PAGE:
In addition, individual sections (such as chapters) of books or issues or articles from journals, periodicals or serials that are made available separately may also use the ISBN as an identifier.
With regard to the various media available, it is of no importance in what form the content is documented and distributed; however, each different product form (e.g. paperback, EPUB, .pdf) should be identified separately.
(info from www.isbn-international.or)

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Day 241~366

A colouring book is a type of book containing line art to which a reader may add colour using crayons, coloured pencils, marker pens, paint or other artistic media. Traditional colouring books and colouring pages are printed on paper or card. Some colouring books have perforated edges so their pages can be removed from the books and used as individual sheets. Others may include a story line and so are intended to be left intact.

Paint books and colouring books emerged in the United States as part of the “democratization of art” process, inspired by a series of lectures by British artist Joshua Reynolds, and the works of Swiss educator Johann Heinrich Pestalozzi and his student Friedrich Fröbel. Many educators concluded that all, regardless of background, students stood to benefit from art education as a means of enhancing their conceptual understanding of the tangible, developing their cognitive abilities, and improving skills that would be useful in finding a profession, as well as for the children’s spiritual edification.The McLoughlin Brothers are credited as the inventors of the colouring book, when, in the 1880s, they produced The Little Folks’ Painting Book, in collaboration with Kate Greenaway. They continued to publish colouring books until the 1920s, when the McLoughlin Brothers became part of the Milton Bradley Company.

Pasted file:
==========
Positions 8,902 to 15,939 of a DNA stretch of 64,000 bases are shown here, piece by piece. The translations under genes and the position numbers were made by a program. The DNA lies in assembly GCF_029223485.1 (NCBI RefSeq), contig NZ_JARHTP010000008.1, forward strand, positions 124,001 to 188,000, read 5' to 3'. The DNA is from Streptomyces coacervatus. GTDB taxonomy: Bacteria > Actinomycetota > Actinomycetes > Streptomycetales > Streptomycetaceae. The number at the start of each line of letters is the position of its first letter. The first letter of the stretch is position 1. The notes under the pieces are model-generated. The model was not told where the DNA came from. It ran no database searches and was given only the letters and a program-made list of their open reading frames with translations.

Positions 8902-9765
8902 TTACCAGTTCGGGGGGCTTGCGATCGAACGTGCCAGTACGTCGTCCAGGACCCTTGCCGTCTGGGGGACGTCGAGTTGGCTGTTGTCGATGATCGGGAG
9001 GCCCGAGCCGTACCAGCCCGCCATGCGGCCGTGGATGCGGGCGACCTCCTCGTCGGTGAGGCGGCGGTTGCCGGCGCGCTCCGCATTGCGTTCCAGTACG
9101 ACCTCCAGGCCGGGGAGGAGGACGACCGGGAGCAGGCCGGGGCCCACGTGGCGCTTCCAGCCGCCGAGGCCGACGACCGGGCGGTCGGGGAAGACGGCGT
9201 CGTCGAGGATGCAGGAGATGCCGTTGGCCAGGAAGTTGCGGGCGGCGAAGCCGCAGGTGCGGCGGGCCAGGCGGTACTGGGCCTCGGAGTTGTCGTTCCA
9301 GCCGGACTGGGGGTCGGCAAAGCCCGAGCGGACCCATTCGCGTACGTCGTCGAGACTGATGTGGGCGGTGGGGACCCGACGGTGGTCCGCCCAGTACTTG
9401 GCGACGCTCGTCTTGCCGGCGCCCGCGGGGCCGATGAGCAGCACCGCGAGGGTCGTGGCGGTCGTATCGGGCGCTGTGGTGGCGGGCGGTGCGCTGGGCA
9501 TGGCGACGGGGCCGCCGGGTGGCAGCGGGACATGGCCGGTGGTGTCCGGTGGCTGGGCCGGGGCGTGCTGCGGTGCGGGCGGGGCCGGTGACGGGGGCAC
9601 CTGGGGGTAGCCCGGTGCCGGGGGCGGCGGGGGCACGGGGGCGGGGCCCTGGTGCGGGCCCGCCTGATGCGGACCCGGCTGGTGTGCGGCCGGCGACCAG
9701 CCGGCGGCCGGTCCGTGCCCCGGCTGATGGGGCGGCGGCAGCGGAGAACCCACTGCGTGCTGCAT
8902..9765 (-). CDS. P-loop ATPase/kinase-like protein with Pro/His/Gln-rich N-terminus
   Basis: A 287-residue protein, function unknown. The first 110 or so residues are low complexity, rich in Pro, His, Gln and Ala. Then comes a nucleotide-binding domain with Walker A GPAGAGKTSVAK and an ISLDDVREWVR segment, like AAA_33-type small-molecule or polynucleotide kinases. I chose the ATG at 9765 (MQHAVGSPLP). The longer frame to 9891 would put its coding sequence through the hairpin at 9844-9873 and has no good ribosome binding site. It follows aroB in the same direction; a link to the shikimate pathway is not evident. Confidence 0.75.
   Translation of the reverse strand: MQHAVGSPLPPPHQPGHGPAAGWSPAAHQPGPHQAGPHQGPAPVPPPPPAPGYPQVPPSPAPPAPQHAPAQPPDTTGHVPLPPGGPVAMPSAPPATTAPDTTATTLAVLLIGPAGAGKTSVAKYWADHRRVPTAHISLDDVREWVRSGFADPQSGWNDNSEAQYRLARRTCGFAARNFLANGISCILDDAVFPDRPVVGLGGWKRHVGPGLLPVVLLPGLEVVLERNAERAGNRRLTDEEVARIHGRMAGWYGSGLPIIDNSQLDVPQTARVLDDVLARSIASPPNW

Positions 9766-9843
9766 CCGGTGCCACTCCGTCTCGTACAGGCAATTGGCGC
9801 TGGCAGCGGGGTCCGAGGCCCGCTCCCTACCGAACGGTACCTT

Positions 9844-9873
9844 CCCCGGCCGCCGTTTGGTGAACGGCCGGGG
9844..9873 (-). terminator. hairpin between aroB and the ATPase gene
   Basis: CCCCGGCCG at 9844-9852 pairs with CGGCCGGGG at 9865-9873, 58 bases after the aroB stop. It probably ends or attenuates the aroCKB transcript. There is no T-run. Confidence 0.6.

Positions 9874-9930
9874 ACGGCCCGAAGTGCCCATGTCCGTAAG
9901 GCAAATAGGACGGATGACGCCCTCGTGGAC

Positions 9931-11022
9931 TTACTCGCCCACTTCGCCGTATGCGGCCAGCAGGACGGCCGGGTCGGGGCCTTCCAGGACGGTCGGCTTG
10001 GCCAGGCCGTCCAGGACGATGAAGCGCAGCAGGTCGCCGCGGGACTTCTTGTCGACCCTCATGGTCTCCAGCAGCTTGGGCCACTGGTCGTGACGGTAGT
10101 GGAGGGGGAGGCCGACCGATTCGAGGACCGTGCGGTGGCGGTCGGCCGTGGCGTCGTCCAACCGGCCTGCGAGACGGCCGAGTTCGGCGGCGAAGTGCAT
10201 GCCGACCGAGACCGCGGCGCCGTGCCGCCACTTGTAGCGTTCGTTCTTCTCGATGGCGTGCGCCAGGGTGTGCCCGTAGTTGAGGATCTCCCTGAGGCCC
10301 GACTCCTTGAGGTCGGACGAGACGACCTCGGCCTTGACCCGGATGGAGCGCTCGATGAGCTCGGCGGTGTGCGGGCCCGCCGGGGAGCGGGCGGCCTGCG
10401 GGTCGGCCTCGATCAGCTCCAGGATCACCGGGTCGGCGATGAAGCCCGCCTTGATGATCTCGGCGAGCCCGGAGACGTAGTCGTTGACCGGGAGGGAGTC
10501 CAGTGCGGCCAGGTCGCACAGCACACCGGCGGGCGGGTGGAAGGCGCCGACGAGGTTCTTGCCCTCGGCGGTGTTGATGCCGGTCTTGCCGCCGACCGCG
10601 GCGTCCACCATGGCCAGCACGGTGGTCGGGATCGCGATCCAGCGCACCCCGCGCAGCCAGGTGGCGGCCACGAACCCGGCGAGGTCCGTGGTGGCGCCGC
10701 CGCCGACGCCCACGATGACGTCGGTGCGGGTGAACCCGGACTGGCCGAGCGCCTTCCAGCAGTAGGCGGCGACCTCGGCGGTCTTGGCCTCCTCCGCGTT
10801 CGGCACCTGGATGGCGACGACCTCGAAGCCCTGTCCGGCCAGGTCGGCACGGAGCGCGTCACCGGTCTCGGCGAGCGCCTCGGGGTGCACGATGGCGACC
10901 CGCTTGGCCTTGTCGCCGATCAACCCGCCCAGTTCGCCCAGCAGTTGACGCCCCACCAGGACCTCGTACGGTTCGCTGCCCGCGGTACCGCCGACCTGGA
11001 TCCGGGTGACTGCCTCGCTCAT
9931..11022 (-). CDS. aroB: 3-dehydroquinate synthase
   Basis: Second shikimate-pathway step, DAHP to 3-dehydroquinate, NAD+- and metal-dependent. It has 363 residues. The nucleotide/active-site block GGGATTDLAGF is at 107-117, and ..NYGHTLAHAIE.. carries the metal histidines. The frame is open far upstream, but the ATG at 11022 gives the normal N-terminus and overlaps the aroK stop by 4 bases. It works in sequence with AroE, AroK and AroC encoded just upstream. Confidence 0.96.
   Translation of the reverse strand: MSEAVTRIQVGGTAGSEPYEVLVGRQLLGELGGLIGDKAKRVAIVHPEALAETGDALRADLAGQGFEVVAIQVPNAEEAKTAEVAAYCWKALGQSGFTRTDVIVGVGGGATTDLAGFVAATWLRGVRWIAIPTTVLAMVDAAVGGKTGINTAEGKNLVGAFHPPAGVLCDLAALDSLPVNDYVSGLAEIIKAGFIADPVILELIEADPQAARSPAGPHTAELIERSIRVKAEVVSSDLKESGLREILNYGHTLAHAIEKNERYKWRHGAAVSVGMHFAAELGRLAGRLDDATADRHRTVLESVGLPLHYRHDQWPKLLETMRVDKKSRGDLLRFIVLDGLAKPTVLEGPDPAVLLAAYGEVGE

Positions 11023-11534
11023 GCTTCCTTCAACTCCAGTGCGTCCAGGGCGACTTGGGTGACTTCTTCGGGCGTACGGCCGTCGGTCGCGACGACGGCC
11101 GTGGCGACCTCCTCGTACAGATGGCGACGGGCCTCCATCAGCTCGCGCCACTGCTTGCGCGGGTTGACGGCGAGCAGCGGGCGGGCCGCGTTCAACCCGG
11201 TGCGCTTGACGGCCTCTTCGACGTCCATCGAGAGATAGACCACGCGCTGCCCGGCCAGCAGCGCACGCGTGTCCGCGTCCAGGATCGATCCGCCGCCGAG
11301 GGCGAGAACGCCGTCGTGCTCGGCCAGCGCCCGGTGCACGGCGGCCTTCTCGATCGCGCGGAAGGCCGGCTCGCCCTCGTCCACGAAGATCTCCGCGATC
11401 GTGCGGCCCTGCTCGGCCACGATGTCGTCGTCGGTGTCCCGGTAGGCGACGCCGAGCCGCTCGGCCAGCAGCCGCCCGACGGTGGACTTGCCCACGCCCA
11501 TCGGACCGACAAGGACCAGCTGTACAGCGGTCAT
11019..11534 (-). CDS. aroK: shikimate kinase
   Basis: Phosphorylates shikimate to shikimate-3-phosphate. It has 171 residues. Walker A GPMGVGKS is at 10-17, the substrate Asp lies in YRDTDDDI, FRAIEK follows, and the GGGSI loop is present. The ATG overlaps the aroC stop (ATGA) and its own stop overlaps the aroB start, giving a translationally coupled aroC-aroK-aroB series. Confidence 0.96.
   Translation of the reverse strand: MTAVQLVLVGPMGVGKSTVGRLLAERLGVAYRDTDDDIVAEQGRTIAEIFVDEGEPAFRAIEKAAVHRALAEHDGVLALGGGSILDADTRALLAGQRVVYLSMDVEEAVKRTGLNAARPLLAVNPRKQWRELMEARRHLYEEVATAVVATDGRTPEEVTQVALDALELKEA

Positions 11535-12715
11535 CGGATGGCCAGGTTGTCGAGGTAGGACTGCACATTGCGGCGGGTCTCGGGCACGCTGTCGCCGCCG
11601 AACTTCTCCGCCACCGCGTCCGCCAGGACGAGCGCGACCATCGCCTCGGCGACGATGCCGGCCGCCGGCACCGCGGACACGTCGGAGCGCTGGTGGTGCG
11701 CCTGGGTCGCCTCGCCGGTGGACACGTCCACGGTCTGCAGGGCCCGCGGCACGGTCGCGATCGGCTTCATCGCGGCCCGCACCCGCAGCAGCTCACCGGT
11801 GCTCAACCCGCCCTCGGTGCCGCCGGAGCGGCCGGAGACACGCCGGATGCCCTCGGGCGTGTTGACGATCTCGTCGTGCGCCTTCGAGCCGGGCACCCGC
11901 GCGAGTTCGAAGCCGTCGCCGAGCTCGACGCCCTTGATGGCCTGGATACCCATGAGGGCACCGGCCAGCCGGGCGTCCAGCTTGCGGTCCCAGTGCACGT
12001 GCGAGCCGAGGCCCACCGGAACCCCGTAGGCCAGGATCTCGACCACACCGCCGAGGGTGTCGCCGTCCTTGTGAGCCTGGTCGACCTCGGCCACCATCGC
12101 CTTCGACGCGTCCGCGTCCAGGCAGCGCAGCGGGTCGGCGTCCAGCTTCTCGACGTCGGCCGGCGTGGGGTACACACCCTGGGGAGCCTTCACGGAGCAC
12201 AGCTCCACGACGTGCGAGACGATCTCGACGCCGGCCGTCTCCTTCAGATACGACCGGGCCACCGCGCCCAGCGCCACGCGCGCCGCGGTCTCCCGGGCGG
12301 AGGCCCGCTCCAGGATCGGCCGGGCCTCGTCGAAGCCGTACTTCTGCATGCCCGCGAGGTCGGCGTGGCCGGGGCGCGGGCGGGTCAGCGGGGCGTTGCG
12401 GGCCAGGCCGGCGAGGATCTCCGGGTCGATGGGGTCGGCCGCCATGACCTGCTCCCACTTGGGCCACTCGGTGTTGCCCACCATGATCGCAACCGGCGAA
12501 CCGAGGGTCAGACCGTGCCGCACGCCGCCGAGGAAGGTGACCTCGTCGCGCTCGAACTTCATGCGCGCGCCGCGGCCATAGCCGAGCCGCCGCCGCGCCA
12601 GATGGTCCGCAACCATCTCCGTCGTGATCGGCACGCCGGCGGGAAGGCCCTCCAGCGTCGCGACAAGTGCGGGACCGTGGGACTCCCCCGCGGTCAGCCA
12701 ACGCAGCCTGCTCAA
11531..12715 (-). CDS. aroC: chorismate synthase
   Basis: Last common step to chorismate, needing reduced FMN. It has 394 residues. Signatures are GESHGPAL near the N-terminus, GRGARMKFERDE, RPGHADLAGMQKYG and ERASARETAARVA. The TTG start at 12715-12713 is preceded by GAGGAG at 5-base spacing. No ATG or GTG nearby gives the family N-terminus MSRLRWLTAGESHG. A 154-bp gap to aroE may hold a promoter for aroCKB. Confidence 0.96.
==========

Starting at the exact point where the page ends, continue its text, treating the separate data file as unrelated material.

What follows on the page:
(info from Wiki)

Had the grandkids over today, and as they were colouring in, I thought yay! there’s my topic for today!

Cal & Matty
Cal & Matty

Liddy, Cal & Livvy
Liddy, Cal & Livvy

Liddy eating the crayon box, Livvy and Cal colouring in.
Liddy eating the crayon box, Livvy and Cal colouring in.

Day 108~366